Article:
Administrative / Plan / 6
Third-Level Data Repositories
Technically, a large part of Phase III is a commodity exchange, meaning it is an organized market where future delivery contracts for graded commodities (pieces, sets, catalogs, etc.) are bought and sold. What this means to LEGO enthusiasts is that they have an organized and consistent venue for buying items they need and for selling items to people in need. Additionally, they have an organized and consistent venue for barter (trades). At the core of the LUGNET marketplace is a tracking system where a member can, while browsing product information, click a checkbox to mark that product as being desired by them, or for sale by them, or for barter with them. In the context of auctions, such tracking saves people huge amounts of time since they are no longer forced to scan dozens of auction listings per month looking for things which may interest them, thus greatly reducing the risk that they may miss out on something. The tracking system will be implemented using so-called triggers in an active database, so that anyone offering a given item for sale will immediately cause potential buyers to become aware of that item, and anyone seeking a given item can readily find all sellers. Conversely, anyone seeking to purchase a given item will immediately cause potential sellers to become aware of that need, and anyone selling a given item can readily find all potential buyers. The degree to which personal desires become public is a personal decision; items can be marked (conceptually, not literally) "I need this, but don't tell anyone" or "Hey, does anyone have this for sale?" or "Is anyone looking for that set I saw in the store yesterday?" or a number of other conceptual possibilities. A powerful, integrated transaction facilitator forms the backbone for organized commerce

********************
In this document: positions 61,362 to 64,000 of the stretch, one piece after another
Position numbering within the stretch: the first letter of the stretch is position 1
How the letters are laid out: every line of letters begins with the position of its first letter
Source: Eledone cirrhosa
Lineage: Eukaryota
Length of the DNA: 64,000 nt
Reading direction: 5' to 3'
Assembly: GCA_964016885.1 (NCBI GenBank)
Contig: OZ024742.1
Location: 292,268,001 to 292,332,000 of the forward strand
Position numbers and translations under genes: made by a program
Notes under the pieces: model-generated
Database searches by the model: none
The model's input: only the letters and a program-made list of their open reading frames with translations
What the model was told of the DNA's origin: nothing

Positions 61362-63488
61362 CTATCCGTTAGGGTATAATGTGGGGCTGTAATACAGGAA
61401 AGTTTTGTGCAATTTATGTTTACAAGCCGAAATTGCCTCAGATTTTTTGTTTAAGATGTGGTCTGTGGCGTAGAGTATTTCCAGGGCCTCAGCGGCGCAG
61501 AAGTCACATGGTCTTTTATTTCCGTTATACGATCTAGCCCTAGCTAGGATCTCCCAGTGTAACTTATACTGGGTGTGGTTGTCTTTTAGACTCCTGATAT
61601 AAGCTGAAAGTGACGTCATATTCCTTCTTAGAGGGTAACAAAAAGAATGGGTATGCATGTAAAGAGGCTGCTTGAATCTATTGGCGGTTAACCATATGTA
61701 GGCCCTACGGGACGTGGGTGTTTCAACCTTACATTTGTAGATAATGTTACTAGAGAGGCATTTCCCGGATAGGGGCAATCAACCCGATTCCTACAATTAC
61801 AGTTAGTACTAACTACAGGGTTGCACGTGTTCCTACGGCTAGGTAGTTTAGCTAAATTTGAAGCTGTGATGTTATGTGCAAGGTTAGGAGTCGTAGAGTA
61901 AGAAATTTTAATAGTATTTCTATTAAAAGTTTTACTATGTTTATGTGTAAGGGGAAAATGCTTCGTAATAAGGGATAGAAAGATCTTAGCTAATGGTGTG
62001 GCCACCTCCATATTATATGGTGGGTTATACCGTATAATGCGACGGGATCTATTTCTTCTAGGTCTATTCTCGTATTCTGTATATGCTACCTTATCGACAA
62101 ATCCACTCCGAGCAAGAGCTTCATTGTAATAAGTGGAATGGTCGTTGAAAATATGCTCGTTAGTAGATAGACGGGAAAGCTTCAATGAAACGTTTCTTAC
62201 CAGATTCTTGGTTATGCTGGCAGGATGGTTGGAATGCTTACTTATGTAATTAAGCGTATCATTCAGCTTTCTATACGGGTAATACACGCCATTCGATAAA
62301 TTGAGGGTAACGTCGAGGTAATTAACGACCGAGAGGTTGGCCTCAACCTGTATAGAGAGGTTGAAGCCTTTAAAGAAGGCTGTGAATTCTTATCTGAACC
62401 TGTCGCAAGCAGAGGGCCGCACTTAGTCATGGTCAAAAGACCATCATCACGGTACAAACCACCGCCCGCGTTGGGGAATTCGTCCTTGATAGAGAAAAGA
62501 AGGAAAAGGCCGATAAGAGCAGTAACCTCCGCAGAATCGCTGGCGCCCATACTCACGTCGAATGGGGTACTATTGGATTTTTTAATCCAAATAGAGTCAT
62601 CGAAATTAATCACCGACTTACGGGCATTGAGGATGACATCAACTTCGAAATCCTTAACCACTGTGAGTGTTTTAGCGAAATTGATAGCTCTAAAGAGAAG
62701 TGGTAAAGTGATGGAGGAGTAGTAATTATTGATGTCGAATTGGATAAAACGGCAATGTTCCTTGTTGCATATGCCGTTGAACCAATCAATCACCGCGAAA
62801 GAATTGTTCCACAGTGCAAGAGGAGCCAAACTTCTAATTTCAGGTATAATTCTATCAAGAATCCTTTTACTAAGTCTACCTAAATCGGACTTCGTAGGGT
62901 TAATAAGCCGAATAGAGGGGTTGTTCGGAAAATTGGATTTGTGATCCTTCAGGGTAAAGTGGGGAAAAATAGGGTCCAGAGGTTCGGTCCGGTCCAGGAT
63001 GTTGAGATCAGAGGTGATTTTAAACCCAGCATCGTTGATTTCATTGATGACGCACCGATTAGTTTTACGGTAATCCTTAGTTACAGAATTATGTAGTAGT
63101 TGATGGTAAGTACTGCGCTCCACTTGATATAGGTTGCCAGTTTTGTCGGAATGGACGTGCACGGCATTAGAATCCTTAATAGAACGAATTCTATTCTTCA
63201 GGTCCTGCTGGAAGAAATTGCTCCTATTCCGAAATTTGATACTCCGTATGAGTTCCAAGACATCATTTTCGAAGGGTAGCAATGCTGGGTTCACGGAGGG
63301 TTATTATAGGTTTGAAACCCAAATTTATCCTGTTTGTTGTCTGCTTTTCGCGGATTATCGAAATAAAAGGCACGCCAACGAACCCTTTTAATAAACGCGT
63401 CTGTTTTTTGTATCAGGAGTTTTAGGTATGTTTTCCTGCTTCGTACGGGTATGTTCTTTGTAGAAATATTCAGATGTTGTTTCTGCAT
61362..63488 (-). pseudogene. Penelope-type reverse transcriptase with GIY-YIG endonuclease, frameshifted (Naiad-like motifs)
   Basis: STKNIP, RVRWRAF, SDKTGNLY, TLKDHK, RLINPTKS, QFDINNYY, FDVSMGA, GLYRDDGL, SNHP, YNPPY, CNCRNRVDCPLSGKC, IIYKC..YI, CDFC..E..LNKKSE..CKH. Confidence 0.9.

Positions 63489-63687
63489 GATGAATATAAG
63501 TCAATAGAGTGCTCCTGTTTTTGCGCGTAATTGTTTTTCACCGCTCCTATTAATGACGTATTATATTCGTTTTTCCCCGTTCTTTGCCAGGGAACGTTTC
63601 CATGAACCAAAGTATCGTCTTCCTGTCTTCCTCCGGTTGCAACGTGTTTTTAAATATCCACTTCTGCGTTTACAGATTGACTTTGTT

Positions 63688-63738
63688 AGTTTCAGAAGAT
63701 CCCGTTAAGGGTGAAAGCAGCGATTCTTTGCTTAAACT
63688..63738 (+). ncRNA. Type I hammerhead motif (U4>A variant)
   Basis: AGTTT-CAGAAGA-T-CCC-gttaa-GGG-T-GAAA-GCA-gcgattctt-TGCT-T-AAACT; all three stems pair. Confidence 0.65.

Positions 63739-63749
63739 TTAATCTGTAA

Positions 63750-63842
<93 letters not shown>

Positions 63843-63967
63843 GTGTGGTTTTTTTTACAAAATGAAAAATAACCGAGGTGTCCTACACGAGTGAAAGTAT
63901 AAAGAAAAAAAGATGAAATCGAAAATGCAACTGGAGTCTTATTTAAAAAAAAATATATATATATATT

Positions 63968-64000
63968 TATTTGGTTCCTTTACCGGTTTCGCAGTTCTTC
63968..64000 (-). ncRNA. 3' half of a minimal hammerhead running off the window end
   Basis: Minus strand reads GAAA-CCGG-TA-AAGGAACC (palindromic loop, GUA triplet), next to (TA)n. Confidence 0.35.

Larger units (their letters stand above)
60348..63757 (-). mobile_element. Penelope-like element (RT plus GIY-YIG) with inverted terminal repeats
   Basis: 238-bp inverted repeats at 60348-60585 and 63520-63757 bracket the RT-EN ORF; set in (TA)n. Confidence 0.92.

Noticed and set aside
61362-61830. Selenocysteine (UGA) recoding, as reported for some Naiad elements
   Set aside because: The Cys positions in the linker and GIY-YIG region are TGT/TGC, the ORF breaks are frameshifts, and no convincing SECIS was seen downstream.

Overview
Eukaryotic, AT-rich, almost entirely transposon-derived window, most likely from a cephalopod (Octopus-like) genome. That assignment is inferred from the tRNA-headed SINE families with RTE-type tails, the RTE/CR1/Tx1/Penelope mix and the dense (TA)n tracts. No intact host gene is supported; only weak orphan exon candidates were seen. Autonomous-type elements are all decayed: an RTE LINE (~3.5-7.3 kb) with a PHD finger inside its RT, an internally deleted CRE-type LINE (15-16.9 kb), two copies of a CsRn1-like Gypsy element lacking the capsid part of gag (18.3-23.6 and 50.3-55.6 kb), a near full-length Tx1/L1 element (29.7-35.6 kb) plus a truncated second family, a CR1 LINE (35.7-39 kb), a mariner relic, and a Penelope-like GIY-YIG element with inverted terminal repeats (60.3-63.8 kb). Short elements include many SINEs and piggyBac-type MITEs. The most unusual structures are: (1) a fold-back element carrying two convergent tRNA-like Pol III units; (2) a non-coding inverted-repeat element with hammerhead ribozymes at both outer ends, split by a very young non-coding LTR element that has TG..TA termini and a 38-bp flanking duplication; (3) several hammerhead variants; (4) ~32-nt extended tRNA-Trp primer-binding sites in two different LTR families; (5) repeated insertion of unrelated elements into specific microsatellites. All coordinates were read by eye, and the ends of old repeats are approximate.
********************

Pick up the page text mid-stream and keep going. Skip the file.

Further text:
Beyond simple transaction facilitation is a commerce subsystem for running auctions and reverse auctions. In a traditional auction, a seller publishes a list containing any number of independent lots of items which he or she has for sale. Bids on the lots are solicited and tallied for a period of time, and the bidders who have placed the highest bids by the time the auction closes win the right to buy the lots they won at the agreed price. Conversely, in a reverse auction, a buyer publishes a list of items he or she wishes to buy rather than sell. Like a regular auction, bids are solicited and tallied, but this time the bidders who have placed the lowest bids win the right to sell at the agreed price. Reverse auctions are very useful where there is an abundance of a given item and a buyer wants to obtain a copy of that item for the best possible price. Regular auctions are very useful where there is a rarity of a given item and a seller wants to fetch the best possible price for that item, or at the other extreme, where an item is so unpopular that it is offered for next-to-nothing just to get rid of it, but still to fetch the best price. Auctions and reverse-auctions can be held by anyone
     At least four types of auction content models will be available to the community: Piece Auctions, in which the seller purchases a number of sets through retail channels and redistributes the constituent pieces throughout the community; Set Auctions, in which the seller offers older, hard-to-find sets; Catalog Auctions, in which the seller offers older, hard-to-find catalogs, or rare out-of-the country catalogs; and Miscellaneous Auctions, in which the seller can offer any LEGO-related item, for example LEGO Idea Books or LEGO watches or rubber LEGO-brick erasers. The first three of these will be integrated tightly into the Phase II data repositories, so that bidders can see pictures and learn a little more about what they're bidding on, and look at the prices people have paid for the same or similar items in the past. Several auction content models are available
     The auction server will be capable of running autonomously 24 hours a day, 7 days a week, and it will provide immediate bid feedback to participants. Auctions run unattended
     Repositories for the Catalog Market, the Set Market, the Piece Market, and other Miscellaneous Markets will tie into a main Market repository, which will tie into the Annotations repository for tracking various details such as average selling price and total quantity ever sold. Each market tracks a specific set of data over time